The current discussion among Jesus-deniers and mythicists over whether probability in the form of Bayes’s Rule can be used in historical research is more than a little amusing.

The current fad is largely the work of atheist blogger and debater Richard Carrier who despite having a PhD in ancient history likes to tout himself as a kind of natural science *cum* mathematics *cum* whachagot expert.

Carrier’s ingenuity is on full display in a recent book published by Prometheus (Buffalo, NY) in which he makes the claim that Bayes Theorem–a formula sometimes used by statisticians when dealing with conditional probabilities– can be used to establish probability for events in the past. That would make it useful for answering questions about whether *x* happened or did not happen, and for Carrier’s fans, the biggest* x* they would like to see answered (he claims ) is *Did Jesus exist or not? *

The formula looks something like this:

Let A_{1}, A_{2}, … , A_{n} be a set of mutually exclusive events that together form the sample space S. Let B be any event from the same sample space, such that P(B) > 0. Then,

P( A_{k} | B ) = |
P( A_{k} ∩ B )
P( A |

Invoking the fact that P( A_{k} ∩ B ) = P( A_{k} )P( B | A_{k} ), Baye’s theorem can also be expressed as

P( A_{k} | B ) = |
P( A_{k} ) P( B | A_{k} )
P( A |

Clear? Of course not. At least not for everybody. But that isn’t the issue because the less clear it is the more claims can be made for its utility. Its called the *Wow!* Effect and is designed to cow you into comatose submission before its (actually pretty simple) formulation, using the standard symbols used in formal logic and mathematics.

What is known by people who use Bayes’s theorem to advantage is that there are only certain conditions when it is appropriate to use it. Even those conditions can sound a bit onerous: In general, its use is warranted when a problem warrants its use, e.g. when

–

- The sample is partitioned into a set of mutually exclusive events { A
_{1}, A_{2}, . . . , A_{n}}. - Within the sample space, there exists an event B, for which P(B) > 0.
- The analytical goal is to compute a conditional probability of the form: P ( A
_{k}| B ). - You know at least one of the two sets of probabilities described below.
- P( A
_{k}∩ B ) for each A_{k} - P( A
_{k}) and P( B | A_{k}) for each A_{k }

- P( A

The key to the right use of Bayes is that it can be useful in calculating conditional probabilities: that is, the probability that event A occurs given that event B has occurred. Normally such probabilities are used to forecast whether an event is likely to occur, thus:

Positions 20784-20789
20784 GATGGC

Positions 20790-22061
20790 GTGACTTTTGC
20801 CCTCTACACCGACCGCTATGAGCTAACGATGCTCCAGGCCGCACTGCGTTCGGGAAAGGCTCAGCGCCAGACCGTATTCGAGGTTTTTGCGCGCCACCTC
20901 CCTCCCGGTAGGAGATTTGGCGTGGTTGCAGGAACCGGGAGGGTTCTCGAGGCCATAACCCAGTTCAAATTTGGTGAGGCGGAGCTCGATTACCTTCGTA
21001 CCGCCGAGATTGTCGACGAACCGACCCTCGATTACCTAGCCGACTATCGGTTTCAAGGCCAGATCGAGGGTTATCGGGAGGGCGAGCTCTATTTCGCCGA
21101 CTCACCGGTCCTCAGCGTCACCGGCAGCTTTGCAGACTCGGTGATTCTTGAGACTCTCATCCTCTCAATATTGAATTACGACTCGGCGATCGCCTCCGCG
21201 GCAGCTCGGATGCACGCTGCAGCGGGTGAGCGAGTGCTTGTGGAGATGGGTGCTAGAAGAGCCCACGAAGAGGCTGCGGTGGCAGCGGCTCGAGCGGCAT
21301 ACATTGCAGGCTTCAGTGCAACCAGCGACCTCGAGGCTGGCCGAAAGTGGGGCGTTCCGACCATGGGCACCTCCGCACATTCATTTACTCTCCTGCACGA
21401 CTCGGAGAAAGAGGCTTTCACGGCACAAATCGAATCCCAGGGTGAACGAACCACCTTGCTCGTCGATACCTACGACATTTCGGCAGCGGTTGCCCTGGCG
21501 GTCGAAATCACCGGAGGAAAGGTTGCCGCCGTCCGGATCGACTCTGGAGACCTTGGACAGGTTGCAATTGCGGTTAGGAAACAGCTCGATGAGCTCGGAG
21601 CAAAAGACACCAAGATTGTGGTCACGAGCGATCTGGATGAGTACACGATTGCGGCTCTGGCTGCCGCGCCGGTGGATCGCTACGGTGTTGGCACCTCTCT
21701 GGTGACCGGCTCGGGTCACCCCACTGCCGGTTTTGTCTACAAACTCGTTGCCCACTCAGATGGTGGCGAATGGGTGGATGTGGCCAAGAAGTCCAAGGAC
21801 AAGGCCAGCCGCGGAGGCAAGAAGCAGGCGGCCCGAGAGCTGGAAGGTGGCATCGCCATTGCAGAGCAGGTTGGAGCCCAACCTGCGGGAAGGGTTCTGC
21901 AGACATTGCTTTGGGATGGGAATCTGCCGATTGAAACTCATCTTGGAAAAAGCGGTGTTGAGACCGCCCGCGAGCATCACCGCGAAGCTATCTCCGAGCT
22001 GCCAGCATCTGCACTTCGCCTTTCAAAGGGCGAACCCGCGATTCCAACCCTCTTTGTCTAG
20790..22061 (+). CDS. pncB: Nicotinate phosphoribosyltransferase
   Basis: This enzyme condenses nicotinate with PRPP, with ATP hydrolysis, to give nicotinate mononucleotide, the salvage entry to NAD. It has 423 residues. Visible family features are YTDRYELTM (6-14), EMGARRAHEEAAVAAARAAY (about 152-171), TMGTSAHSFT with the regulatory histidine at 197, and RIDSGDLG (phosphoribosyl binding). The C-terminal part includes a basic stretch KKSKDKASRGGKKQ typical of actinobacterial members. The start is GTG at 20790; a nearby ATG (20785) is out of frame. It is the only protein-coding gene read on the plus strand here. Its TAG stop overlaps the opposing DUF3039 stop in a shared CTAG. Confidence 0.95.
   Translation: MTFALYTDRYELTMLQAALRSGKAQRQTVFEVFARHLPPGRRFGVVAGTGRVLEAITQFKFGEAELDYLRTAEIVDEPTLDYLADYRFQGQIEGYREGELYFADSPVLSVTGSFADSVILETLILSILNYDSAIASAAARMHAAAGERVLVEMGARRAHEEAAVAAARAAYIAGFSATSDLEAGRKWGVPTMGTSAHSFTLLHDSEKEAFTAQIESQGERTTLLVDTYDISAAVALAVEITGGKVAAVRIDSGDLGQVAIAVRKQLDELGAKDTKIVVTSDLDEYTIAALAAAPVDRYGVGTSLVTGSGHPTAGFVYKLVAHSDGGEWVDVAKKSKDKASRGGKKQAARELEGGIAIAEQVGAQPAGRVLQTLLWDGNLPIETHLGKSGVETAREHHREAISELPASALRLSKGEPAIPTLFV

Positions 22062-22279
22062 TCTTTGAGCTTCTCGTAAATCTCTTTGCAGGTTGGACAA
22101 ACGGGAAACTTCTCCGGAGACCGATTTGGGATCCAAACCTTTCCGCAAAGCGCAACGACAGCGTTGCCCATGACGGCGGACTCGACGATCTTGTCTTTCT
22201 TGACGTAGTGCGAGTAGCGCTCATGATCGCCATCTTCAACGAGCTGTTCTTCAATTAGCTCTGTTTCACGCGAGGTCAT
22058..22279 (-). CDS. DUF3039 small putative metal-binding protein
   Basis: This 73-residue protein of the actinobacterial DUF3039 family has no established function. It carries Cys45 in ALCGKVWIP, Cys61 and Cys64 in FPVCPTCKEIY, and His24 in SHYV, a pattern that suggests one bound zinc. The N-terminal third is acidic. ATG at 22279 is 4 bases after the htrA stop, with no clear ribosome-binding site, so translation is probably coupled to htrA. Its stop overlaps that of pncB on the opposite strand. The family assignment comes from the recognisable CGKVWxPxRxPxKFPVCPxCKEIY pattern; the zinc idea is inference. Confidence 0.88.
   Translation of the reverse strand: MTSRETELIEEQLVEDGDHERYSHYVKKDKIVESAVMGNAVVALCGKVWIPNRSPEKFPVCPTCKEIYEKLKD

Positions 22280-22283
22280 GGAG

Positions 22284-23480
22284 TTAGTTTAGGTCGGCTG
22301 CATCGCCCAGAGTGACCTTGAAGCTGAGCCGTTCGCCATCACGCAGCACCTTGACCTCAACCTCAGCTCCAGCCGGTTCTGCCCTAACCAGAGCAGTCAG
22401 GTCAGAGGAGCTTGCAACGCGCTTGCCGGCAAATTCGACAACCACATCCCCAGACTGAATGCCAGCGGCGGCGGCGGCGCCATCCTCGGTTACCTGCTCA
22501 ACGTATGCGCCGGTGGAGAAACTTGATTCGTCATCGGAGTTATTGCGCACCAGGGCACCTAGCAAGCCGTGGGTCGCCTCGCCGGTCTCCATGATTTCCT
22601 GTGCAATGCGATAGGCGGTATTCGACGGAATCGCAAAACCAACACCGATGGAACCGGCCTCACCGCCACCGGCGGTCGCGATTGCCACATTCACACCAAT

Marie is getting married tomorrow, at an outdoor ceremony in the desert. In recent years, it has rained only 5 days each year. Unfortunately, the weatherman has predicted rain for tomorrow. When it actually rains, the weatherman correctly forecasts rain 90% of the time. When it doesn’t rain, he incorrectly forecasts rain 10% of the time. What is the probability that it will rain on the day of Marie’s wedding?StaTTrek’s solution to Marie’s conundrum looks like this:

“The

sample spaceis defined by two mutually-exclusive events – it rains or it does not rain. Additionally, a third event occurs when the weatherman predicts rain. Notation for these events appears below.

- Event A
_{1}. It rains on Marie’s wedding.- Event A
_{2}. It does not rain on Marie’s wedding.- Event B. The weatherman predicts rain.
In terms of probabilities, we know the following:

- P( A
_{1}) = 5/365 =0.0136985 [It rains 5 days out of the year.]- P( A
_{2}) = 360/365 = 0.9863014 [It does not rain 360 days out of the year.]- P( B | A
_{1}) = 0.9 [When it rains, the weatherman predicts rain 90% of the time.]- P( B | A
_{2}) = 0.1 [When it does not rain, the weatherman predicts rain 10% of the time.]We want to know P( A

_{1}| B ), the probability it will rain on the day of Marie’s wedding, given a forecast for rain by the weatherman. The answer can be determined from Bayes’ theorem, as shown below.

P( A _{1}| B ) =P( A _{1}) P( B | A_{1})

P( A

_{1}) P( B | A_{1}) + P( A_{2}) P( B | A_{2})P( A _{1}| B ) =(0.014)(0.9) / [ (0.014)(0.9) + (0.986)(0.1) ] P( A _{1}| B ) =0.111 Note the somewhat unintuitive result. Even when the weatherman predicts rain, it only rains only about 11% of the time. Despite the weatherman’s gloomy prediction, there is a good chance that Marie will not get rained on at her wedding.

When dealing with conditional probabilities at the loading-end of the formula, we are able to formulate the sample space easily because the “real world conditions” demanded by the formula can be identified, and also have data–predictions– regarding Event B, which is a third event, A1 and A2 being (the required) mutually exclusive events.

So far, you are thinking, this is the kind of thing you would use for weather, rocket launches, roulette tables and divorces since we tend to think of conditional probability as an event that has not happened but can be predicted to happen, or not happen, based on existing, verifiable occurrences. How can it be useful in determining whether events “actually” transpired in the past, that is, when the sample field itself consists of what has already occurred (or not occurred) and when B is the probability of it having happened? Or how it can be useful in dealing with events claimed to be *sui generis* since the real world conditions would lack both precedence and context?